Status: UNCONFIRMED → NEW
Ever confirmed: true
This is a version of the test file that illustrates the font mismatch when using Hoefler, which has a distinctive high, thin hyphen character. The first paragraph has soft hyphens, and will use a fallback glyph at the line-break; the second paragraph shows real Hoefler hyphens for comparison.
Assignee: nobody → jfkthame
note the incorrect glyph for soft-hyphen on the first line
This patch attempts to resolve the issue (not just the glaring problem caused by a bizarre hacked font, but also the more general font mismatch as shown in the Hoefler example) by only using U+2010 if it is supported by the first font in the current fontGroup; otherwise, it uses the ASCII hyphen-minus character instead.
This issue can show up on any platform; I've reproduced it on Vista using text with the style "font-family: Segoe UI, Trebuchet MS". The screenshot shows how soft-hyphen (in the first text run) falls back to the glyph from Trebuchet, which is much shorter and thicker than the hyphen (ASCII 0x2D) in Segoe UI.
Note that this patch will cause the existing soft-hyphen reftests to start failing. I believe this is correct, because those tests have been using U+2010 in the reference text, and encountering font fallback in most cases (exact behavior could depend on the fonts on the test system). We should fix those tests to use U+002D instead (I don't recall seeing any real-life fonts where U+2010 is actually meant to render differently from U+002D). (An alternative would be to explicitly choose fonts that are known to support U+2010, but it may be difficult to do this reliably across all platforms and versions.) Marking the patch for review; if there is agreement on the approach, then I'll incorporate fixes for the reftests, as well as a new reftest that is explicitly designed to check for this bug.
Summary: Soft hyphens rendered incorrectly → Soft hyphens rendered incorrectly when chosen font lacks U+2010 HYPHEN and fallback font is sufficiently different
(In reply to comment #18) > We should fix those tests to use U+002D instead (I don't recall seeing any > real-life fonts where U+2010 is actually meant to render differently from > U+002D). Sigh. I felt full of Unicode righteousness for using U+2010. If this is the case, why don't we just use U+002D and simplify our code? I suppose because someone will promptly create a font that has different hyphens and file a bug against us.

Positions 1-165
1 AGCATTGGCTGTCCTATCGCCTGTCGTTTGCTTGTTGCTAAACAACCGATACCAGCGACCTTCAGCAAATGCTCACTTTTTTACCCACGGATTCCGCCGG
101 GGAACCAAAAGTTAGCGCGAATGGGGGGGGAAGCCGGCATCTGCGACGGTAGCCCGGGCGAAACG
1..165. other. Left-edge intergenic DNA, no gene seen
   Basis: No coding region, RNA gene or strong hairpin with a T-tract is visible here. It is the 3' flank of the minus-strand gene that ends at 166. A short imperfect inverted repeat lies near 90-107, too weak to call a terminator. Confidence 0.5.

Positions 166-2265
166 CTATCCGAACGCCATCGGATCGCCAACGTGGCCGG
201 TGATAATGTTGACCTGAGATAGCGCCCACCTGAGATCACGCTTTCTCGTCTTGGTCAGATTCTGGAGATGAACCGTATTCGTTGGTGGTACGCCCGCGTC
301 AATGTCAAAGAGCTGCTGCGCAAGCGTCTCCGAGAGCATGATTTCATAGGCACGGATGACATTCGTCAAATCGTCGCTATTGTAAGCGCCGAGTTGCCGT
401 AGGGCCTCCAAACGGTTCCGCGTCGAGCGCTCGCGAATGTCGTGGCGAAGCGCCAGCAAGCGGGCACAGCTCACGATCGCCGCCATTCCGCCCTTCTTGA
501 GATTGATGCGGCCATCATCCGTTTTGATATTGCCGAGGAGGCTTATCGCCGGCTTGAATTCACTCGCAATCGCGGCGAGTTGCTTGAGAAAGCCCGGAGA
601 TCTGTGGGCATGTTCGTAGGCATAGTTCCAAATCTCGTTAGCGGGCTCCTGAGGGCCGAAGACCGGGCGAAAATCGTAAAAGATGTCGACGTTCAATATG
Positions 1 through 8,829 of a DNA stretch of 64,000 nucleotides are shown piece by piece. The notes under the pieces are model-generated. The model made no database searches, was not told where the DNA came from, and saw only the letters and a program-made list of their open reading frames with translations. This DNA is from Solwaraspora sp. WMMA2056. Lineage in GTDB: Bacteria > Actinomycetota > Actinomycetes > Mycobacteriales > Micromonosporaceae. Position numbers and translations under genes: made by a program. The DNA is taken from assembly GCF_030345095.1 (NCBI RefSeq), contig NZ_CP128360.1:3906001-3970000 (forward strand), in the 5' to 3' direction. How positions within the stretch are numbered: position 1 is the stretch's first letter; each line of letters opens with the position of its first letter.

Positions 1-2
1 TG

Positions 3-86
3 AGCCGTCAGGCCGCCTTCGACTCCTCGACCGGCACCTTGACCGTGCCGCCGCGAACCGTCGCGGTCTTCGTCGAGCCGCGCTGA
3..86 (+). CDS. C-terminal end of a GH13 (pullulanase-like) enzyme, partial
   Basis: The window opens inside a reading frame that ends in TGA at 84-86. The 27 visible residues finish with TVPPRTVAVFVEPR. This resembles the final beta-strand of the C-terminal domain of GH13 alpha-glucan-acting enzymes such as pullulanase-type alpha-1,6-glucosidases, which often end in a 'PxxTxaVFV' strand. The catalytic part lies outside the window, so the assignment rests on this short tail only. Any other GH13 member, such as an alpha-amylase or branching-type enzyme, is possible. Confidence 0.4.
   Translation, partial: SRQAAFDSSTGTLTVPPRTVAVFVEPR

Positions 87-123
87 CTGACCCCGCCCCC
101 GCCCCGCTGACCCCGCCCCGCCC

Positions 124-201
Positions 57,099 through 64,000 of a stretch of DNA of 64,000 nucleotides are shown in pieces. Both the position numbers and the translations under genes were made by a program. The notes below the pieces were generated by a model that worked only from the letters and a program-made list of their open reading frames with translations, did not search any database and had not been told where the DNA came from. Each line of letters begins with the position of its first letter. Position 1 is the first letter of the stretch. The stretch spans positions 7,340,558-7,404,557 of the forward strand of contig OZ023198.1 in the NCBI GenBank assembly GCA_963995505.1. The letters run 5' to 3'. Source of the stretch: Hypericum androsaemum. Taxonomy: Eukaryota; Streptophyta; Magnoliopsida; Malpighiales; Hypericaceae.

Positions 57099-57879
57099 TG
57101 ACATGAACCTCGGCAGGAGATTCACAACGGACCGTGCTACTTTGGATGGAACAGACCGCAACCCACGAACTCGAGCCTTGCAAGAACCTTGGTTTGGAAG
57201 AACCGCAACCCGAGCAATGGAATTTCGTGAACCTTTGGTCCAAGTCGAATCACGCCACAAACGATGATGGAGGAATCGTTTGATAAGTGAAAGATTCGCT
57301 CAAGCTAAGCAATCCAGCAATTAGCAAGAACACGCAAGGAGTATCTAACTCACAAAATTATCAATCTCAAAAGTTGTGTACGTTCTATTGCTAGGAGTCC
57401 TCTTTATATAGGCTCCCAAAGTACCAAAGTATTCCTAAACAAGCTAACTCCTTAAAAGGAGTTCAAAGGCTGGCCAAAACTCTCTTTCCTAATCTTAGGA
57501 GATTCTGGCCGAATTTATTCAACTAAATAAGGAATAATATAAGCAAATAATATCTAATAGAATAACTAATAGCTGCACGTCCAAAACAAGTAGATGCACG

Comment on attachment 360290 [details] [diff] [review] patch to correct soft-hyphen display error + nsRefPtr<gfxFont> font = fontGroup->GetFontAt(0); "gfxFont* font" is adequate here. Or you could just write fontGroup->GetFontAt(0)->HasCharacter ... we rely on the first font being there in many places.
Attachment #360290 - Flags: review?(roc) → review+
(In reply to comment #19) > Sigh. I felt full of Unicode righteousness for using U+2010. If this is the > case, why don't we just use U+002D and simplify our code? I suppose because > someone will promptly create a font that has different hyphens and file a bug > against us. Yes, I considered doing that, but I figured that if a font does support U+2010 then using it is probably the right thing to do, and we wouldn't want to throw away your hard-earned righteousness! :) I'll update the patch and check on the testcases, etc. I have a reftest for this bug, but as mentioned above, I know the patch will break others that we already have.
Comment on attachment 360460 [details] [diff] [review] updated patch following review comments, added/fixed reftests It would be nice if we had a test that checks U+2010 is used if it's available.
Whiteboard: [needs landing]
Pushed http://hg.mozilla.org/mozilla-central/rev/48bf047a9054 Should we take this on 1.9.1 I wonder?
Whiteboard: [needs landing]
Status: NEW → RESOLVED
Closed: 13 years ago
Resolution: --- → FIXED
(In reply to comment #24) > Should we take this on 1.9.1 I wonder? I don't think it deserves to be a blocker, but OTOH the change looks extremely low-risk. The fix would definitely be nice to have, as our current behavior gives incorrect (and unpredictable) rendering; usually it's not too glaring but there's the possibility (as in the original bug report) of it being completely bizarre. So I'd be in favor of asking for 1.9.1 approval. What's the process for that at this stage?
Attachment #360460 - Flags: approval1.9.1+
We should land this on 1.9.1 when the patch has baked a bit
Whiteboard: [needs 191 landing]
Whiteboard: [needs 191 landing]
verified FIXED on builds: Mozilla/5.0 (Windows; U; Windows NT 5.1; en-US; rv:1.9.2a1pre) Gecko/20090721 Minefield/3.6a1pre ID:20090721044139 and Mozilla/5.0 (Windows; U; Windows NT 5.1; en-US; rv:126.96.36.199pre) Gecko/20090720 Shiretoko/3.5.1pre ID:20090720042942